From Izmir to Selcuk
Turkey was one of the locations I pulled out of random on my wish list.
We simply asked the travel agent to give us ticket availability and cost for Amman, Istanbul, Rome and Marrakesh. From the quotes and travel dates Istanbul was the most attractive. Rome was the cheapest but we both have been there already, and Istanbul was the best compromise it seems, a midpoint from the Middle East and Europe.
With my new job and the exhaustion of Ramadhan I hardly did any research for this trip. Normally I would be the designated travel planner, pinpointing the points of interests, places I would like to go, things I would have wanted to see, try or buy. So my DH took full reign this time.
Just one day before flying off, I discovered that the weather would be colder. A kind friend sent some guide books through her driver. And I frantically tried to pack 7 days worth of clothes for the 3 of us.
We were so excited we could not sleep the night before, which was a mistake really because our flight was at 2:30 am in the morning. We arrived in Istanbul at 6:30 am and had a connecting flight to Izmir at 9:00 am, arriving at 10:05 am. After clearing customs, we waited patiently for our pick up for our ride to Selcuk, an 80 km drive.
We were greeted with a warm and friendly smile by our driver Billie. He duly apologized for waiting at the domestic hall. Even though we did embark the plane at Istanbul, we did not go through customs there and had to go through customs at Izmir.
Billie was friendly and an amicable guide. He explained to us the sights as we drove past them. He even offered to rent his car to us at YTL 60 per day. I was just exhausted and clueless. Was it a good rate? What do we plan to do anyways? I know we're going to Ephesus and we thought we were just going to take day trips tours.
Trust on my decisive DH to say Hey why not. The rate is not bad and the car would be very useful has Billie pointed out. Traveling with a 2 and a half year old has its own challenges, especially one who has been driven round with in a gas guzzling SUV.
The weather that greeted us was just glorious clear blue sky and beautiful serene landscape. Even The Little one remarked, "Blue skies make me happy Umi." Yes my child, clear blue sky makes me happy too. We have just stepped foot in the country and the charm and the serenity of the countryside has made us feel most welcomed.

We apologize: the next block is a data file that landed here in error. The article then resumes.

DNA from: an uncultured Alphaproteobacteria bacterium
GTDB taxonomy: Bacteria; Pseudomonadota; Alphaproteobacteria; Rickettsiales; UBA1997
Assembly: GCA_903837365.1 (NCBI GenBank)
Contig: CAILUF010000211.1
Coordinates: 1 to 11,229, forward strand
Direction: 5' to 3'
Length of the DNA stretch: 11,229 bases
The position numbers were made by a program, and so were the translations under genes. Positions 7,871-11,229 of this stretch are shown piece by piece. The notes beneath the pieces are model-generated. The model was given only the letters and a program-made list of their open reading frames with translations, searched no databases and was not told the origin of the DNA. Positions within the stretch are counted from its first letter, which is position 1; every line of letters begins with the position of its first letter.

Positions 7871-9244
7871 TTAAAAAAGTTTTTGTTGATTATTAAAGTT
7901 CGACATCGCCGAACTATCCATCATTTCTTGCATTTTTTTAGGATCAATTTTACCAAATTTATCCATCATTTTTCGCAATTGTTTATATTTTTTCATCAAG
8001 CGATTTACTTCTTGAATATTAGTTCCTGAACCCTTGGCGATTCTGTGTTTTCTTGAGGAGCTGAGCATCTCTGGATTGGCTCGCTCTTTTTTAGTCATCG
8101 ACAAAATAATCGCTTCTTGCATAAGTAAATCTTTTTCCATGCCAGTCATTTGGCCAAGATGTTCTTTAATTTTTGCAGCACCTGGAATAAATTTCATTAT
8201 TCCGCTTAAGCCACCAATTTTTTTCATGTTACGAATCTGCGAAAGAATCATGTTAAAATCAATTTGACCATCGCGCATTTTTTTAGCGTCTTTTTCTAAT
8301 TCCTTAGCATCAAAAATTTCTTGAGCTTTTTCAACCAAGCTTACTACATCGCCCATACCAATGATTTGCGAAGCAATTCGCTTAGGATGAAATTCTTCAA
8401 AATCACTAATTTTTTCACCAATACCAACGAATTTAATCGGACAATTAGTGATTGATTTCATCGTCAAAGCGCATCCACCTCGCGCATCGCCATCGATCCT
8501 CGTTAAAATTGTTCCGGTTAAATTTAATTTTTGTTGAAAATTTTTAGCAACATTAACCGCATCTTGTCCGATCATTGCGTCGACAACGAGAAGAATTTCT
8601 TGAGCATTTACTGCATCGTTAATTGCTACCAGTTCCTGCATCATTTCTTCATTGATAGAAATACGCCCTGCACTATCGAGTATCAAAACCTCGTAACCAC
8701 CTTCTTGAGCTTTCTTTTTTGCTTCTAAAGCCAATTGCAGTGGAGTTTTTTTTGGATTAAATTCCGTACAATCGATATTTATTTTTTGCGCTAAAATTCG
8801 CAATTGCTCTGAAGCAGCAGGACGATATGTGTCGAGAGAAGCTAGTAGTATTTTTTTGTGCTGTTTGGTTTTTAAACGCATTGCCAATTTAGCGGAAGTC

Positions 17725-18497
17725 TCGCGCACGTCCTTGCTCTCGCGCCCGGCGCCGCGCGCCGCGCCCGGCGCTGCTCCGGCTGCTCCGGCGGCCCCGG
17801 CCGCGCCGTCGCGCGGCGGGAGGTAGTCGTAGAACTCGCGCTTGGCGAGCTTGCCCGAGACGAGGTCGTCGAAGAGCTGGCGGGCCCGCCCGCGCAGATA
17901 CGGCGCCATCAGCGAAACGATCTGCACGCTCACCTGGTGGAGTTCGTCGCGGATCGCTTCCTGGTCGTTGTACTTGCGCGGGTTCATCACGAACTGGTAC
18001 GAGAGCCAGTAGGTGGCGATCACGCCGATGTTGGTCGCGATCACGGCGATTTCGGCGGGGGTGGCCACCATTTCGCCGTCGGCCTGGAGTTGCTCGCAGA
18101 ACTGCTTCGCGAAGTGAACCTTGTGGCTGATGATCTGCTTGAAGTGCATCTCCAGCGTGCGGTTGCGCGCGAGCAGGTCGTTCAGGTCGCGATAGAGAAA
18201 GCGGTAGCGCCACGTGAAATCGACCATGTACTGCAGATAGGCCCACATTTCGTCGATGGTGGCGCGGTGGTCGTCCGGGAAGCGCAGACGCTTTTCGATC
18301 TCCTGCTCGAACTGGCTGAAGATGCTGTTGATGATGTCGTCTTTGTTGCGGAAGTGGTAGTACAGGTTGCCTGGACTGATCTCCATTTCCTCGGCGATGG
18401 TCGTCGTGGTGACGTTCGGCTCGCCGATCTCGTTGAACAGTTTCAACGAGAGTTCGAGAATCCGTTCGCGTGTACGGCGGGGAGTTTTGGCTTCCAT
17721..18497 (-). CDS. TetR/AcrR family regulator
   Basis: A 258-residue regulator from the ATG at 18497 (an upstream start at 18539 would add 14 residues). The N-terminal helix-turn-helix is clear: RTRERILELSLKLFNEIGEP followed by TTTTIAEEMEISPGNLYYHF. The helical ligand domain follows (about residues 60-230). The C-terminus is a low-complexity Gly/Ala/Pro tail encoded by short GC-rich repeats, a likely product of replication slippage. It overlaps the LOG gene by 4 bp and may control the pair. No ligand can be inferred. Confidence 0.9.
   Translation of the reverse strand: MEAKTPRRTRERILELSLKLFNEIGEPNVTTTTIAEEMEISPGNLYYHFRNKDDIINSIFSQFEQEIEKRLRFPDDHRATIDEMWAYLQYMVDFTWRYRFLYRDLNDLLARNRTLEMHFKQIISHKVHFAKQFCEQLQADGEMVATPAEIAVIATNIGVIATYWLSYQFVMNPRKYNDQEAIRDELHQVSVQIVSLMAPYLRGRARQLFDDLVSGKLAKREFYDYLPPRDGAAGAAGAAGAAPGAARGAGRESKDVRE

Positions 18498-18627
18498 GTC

As we approached the Selchuk city limits, Bille began pointing out the different sights to us. First was the Ayasuluk castle fort on top of the hill. Not open to the public as it is still being used. A straddle between Selcuk past and present.
I was getting more and more curios and excited. The views were stunning and the fresh air, just amazing. The fact that Billie's car didn't have any airconditioner didn't bother me at all.
Of course, when driving is an option, the cost of petrol does become a concern. We were amazed that petrol costs YTL3.25 a litre. Thats close to 10 r/yals, a luxury indeed since we are accustomed to paying merely 60 halala.
When Bille asked us what we planned to do on this trip, we mentioned the beach, Ephesus, Mary's house. He suggested that the best way to the beach would be by use of a rented car. But he didn't pressure us or anything. He said we can discuss and think about it and he also needed to confirm with Suleiman, the owner of the Rebetika Hotel, his good friend, who had sent him to pick us up, was ok with the idea of us renting his car.
In the meantime I was enjoying the scenery as we drove by. Tractors are not only used in the olive fields of Selcuk but is also used as a mode of transportation of the local folk. I am just so amazed to see the people, mainly from the older generation, sitting by the side of the road, some in coffee shops, others under the olive tree, just watching the world past by them. This aspect of Selcuk reminded me of the kampung life in Malaysia, something I haven't seen very often lately.
to be continued ...